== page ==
• Kevin Love

    Driving is a privilege, not a right. This privilege should be removed from drivers who have demonstrated driving behavior that is dangerous to the public.

    Mandatory 3-month drivers licence suspensions for drivers who commit dangerous driving offences is a good idea. So is temporarily suspending driver’s licences pending trial for those accused of serious offences.

    The DMV has a responsibility to keep dangerous drivers off the roads. Let us hope that their next leader takes this responsibility seriously.

    Most importantly, to avoid the serious conflicts of interest enumerated in the article, the next DMV leader should be living car-free.

  • Adrian

    All of which is great, but completely pointless if there is almost no penalty for driving without a license, as appears to be the case currently. That needs to be fixed concurrently.

  • Kevin Love

    Meanwhile, in the rest of the world…

    Or not too far away, just across the New York/Ontario border, driving with a suspended licence is good for up to 6 months in jail and the car will be immediately seized, towed away and impounded for up to 45 days. It makes no difference if the driver owns the car or if it is rented or borrowed. To get the car back, the car owner has to pay towing and storage fees.

    And fines range from $5,000 to $50,000 for the driver.

    See:

    http://www.mto.gov.on.ca/english/safety/vip/responsibility.shtml

  • JK

    What else besides hearings should NYS DMV be doing? What are the best practices from the best DMVs? When it comes to safety, this is an agency that has lost its way, and is doing litttle to improve road safety advocacy, safety education and safety messaging.

  • wklis

    Might be helpful if the public transit was better in those neighbourhoods where it is currently automobile-oriented. Some places are so far from any kind of public transit, they end up catching a ride, or do so illegally.

  • Anon resident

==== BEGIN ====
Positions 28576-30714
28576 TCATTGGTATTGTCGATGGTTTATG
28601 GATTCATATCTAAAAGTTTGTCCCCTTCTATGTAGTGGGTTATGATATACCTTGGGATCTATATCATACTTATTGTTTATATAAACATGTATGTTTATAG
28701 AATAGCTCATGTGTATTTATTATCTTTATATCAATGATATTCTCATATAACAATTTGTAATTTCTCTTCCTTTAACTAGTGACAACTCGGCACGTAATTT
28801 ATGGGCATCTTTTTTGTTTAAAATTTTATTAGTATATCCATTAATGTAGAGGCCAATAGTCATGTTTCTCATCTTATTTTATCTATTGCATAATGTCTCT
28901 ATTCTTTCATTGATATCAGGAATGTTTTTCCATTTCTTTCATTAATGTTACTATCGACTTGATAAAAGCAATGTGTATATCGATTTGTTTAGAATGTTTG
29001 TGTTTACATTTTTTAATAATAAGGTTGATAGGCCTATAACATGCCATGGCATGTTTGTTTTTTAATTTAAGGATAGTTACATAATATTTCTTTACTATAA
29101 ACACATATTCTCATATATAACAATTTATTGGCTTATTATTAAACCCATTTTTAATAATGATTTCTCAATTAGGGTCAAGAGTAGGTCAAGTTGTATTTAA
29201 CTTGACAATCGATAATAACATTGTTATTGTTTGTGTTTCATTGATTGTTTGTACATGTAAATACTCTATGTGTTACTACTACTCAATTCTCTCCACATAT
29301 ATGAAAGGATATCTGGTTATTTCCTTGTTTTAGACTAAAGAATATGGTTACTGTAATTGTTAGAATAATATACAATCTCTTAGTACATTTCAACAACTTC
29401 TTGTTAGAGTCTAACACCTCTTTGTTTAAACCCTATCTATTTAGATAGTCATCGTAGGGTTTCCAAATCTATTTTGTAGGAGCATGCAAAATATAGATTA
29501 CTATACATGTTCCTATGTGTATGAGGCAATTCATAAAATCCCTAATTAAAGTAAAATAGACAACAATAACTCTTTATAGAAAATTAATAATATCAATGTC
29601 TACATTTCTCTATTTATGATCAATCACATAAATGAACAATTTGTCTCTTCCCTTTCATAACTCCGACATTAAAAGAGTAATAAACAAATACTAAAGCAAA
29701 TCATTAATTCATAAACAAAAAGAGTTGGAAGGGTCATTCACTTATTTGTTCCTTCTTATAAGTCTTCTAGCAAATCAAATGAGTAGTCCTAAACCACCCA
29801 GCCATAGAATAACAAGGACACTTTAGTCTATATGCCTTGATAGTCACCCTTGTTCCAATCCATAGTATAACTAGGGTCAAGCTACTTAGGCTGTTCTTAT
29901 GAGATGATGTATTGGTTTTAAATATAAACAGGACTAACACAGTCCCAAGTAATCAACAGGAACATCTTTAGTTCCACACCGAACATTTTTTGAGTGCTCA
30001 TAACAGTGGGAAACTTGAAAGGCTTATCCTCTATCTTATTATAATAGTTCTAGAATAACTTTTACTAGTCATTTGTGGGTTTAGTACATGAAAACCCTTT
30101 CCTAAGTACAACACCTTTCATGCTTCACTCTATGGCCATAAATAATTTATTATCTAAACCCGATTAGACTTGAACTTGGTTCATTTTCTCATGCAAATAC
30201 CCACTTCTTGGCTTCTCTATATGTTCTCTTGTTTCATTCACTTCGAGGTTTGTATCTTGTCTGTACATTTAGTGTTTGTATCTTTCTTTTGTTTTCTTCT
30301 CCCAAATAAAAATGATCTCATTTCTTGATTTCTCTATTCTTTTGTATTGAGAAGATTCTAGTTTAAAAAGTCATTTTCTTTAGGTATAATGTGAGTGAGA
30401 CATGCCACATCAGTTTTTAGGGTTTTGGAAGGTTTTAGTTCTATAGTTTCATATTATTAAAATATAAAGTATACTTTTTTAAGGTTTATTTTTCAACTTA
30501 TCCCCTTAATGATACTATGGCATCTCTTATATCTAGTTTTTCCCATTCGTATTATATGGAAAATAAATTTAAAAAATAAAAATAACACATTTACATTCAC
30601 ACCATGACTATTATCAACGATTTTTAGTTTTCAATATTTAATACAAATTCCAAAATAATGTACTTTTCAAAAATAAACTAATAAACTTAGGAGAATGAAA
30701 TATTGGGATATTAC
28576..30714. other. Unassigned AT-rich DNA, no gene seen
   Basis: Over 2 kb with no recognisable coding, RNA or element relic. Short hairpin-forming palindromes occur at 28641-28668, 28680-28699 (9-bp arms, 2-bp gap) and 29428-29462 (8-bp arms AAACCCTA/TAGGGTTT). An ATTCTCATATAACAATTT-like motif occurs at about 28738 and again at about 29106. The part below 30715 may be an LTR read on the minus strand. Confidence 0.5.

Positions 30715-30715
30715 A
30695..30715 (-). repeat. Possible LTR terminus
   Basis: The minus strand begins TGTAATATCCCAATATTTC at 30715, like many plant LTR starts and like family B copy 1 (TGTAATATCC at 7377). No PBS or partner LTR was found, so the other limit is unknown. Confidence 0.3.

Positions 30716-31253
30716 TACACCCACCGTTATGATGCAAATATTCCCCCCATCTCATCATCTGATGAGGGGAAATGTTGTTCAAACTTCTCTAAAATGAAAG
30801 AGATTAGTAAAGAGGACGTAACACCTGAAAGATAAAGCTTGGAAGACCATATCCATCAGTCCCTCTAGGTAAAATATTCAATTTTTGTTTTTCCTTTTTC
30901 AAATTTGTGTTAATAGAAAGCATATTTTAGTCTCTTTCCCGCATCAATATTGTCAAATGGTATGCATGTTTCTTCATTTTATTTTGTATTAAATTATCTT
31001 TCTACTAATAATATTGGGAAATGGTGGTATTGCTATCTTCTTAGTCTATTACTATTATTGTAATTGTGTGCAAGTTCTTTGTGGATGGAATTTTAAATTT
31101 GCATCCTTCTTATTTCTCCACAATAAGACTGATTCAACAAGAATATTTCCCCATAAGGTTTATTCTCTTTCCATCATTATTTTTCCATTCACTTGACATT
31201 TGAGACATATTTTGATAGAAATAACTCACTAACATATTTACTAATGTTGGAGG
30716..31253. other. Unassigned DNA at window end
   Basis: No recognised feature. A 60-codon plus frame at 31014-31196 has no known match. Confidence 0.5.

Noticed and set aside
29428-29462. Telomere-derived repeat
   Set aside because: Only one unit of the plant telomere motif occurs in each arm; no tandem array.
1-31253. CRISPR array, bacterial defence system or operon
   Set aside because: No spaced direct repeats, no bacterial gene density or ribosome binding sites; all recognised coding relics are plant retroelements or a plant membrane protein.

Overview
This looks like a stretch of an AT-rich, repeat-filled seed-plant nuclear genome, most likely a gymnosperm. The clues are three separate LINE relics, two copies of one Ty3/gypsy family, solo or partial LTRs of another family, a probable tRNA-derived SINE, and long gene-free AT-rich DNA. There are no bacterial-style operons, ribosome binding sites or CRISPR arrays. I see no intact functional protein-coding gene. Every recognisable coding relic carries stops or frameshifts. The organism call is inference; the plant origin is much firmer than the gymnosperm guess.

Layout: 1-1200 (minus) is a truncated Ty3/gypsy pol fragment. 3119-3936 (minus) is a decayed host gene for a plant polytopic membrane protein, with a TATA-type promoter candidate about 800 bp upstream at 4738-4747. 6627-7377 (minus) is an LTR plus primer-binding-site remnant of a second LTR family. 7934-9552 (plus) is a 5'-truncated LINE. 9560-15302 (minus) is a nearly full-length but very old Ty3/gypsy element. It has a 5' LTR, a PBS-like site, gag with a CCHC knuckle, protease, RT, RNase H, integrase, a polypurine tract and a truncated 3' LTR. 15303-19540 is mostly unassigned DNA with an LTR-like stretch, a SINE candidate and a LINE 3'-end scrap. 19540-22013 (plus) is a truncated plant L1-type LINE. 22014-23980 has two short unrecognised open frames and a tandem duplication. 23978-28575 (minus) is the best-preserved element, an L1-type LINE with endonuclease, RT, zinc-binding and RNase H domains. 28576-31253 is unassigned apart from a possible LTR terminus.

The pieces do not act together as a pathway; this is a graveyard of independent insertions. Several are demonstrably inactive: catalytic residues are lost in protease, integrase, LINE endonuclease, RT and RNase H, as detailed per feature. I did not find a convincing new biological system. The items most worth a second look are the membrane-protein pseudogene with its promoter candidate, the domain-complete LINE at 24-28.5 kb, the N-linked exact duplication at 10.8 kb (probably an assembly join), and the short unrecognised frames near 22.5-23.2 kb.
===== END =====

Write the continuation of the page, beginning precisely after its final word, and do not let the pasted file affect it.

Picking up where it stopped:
Cuomo is notorious for putting washed up elected officials who should resigned from public service and making them Commissioners. aka…former Assembly Member Peter Rivera at the Dept. of Labor. Also, follow the $$ that’s where we will find our next DMV Commissioner.

  • ahwr

    A hard sell in rural areas where cars == mobility. Are cities in NYS allowed to have penalties for driving without a license, or can they only be passed at the state level? If it has to be at the state level I’d think you’d have a better chance of passing something like that in NY if you limit it to cities with a population of one million or more.

  • DMV Insider

    Do you seriously think it was Fiala’s idea to do vision self certification? That scheme came straight out of the Governor’s office, to try to push more license renewals to the web. It was only the uproar from upstate county clerks that caused DMV to back down, and those reasons are largely financial. County clerks run most of the DMV offices upstate, and their revenue depends largely on in-person service. The web is a threat to their revenue stream.

    DMV, like all State agencies, does NOTHING without approval from the Governor’s office. NYS “Adventure Licenses” and “Adventure Plates,” emergency responder license plates, and veterans designation on driver licenses are but a few of the ideas rammed down DMV’s throat by Cuomo. If Fiala said no to any of these she would have lost her job a long time ago.

  • DMV Insider

    Oh, and just so you know, Fiala was nothing more than a figurehead anyway. The real power lies with executive deputy J. David Sampson, a Cuomo carryover from the AG’s office.